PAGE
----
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Question
Posted by: Heyley | 2010/08/20

Weight Loss

Hi, i''ve heard that when exercising, you need to achieve a different heart rate during exercise for losing weight as opposed to someone who is doing general fitness training. I''m considered obese and don''t feel that my exercise routine achieves much.

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Our expert says:
Expert ImageFitnessDoc

Hi Heyley

No, not really, there's a lot of confusion about heart rate and "target zones" for different results. The reality is that time spent is by far the most important component of training. Whether you are training at 60% or 70% of your maximum heart rate is irrelevant provided you get 30 minutes of training in. If anything, it's better to be training harder, but there are practical problems with this that make it impossible to sustain (injury and overtraining among them).

So, the key is to accumulate the exercise time, not the intensity. The two obviously affect each other - the harder you train, the less time you can spend training, so there's this compromise at what you might call "moderate" intensity where you do 30 to 60 minutes of training.

Now, I'm not sure why your training is not achieving much. Are you trying to keep your heart rate down? Or high? Not clear on the specific reasons. But as I say, the intensity is less important than the time, and you should aim to train as hard as possible without overdoing it.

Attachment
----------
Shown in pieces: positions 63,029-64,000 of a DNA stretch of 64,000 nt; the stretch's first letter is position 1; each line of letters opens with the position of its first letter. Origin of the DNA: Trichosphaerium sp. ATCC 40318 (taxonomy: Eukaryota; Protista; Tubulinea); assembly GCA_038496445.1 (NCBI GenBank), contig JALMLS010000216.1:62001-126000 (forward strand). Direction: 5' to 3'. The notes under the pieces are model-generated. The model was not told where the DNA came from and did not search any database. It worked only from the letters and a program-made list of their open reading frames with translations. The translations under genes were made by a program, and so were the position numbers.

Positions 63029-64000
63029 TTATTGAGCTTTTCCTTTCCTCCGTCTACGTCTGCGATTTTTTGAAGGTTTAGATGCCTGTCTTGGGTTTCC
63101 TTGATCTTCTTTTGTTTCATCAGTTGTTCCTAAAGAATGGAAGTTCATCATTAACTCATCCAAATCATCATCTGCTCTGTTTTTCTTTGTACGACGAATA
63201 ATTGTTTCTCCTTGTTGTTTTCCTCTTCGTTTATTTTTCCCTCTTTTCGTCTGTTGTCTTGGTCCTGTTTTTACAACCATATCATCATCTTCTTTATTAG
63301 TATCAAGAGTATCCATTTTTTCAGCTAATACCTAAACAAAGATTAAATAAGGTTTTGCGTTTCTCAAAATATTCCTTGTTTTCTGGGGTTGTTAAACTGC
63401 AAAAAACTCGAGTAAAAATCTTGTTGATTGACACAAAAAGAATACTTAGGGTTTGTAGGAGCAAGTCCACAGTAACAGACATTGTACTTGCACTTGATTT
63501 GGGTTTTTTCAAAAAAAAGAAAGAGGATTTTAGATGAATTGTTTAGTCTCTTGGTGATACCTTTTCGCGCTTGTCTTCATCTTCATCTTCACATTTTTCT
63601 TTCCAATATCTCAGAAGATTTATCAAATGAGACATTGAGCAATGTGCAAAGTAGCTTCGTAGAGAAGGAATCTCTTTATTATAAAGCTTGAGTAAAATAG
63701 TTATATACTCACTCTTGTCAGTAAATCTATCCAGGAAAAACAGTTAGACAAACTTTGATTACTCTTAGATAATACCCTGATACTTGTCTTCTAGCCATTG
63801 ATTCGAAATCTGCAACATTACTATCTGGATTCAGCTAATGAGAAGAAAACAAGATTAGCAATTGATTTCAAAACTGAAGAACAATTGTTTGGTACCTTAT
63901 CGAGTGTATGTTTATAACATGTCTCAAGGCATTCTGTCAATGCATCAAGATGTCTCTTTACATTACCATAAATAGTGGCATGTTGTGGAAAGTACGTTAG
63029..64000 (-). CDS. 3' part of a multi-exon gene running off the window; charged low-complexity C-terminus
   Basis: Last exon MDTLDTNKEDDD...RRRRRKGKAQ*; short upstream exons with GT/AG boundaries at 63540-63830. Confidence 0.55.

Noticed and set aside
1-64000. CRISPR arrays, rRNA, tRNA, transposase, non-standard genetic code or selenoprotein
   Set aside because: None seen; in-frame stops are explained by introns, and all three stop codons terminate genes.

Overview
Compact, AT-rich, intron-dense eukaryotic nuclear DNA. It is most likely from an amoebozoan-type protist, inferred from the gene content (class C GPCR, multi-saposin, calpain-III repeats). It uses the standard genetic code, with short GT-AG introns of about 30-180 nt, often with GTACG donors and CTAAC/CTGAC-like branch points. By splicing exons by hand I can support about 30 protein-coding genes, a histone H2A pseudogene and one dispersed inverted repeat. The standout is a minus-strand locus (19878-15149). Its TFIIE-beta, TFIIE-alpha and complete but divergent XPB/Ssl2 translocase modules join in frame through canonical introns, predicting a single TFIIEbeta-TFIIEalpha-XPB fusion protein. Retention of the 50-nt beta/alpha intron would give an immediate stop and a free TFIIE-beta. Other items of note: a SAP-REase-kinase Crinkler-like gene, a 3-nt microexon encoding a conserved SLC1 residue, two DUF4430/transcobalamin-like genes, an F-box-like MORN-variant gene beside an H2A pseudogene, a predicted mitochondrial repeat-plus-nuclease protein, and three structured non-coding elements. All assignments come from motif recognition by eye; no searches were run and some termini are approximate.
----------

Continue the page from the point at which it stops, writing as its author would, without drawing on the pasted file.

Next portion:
Good luck

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Our users say:
Posted by: fitnessdoc | 2010/08/27

Hi Heyley

No, not really, there's a lot of confusion about heart rate and "target zones" for different results. The reality is that time spent is by far the most important component of training. Whether you are training at 60% or 70% of your maximum heart rate is irrelevant provided you get 30 minutes of training in. If anything, it's better to be training harder, but there are practical problems with this that make it impossible to sustain (injury and overtraining among them).

So, the key is to accumulate the exercise time, not the intensity. The two obviously affect each other - the harder you train, the less time you can spend training, so there's this compromise at what you might call "moderate" intensity where you do 30 to 60 minutes of training.

Now, I'm not sure why your training is not achieving much. Are you trying to keep your heart rate down? Or high? Not clear on the specific reasons. But as I say, the intensity is less important than the time, and you should aim to train as hard as possible without overdoing it.

Good luck

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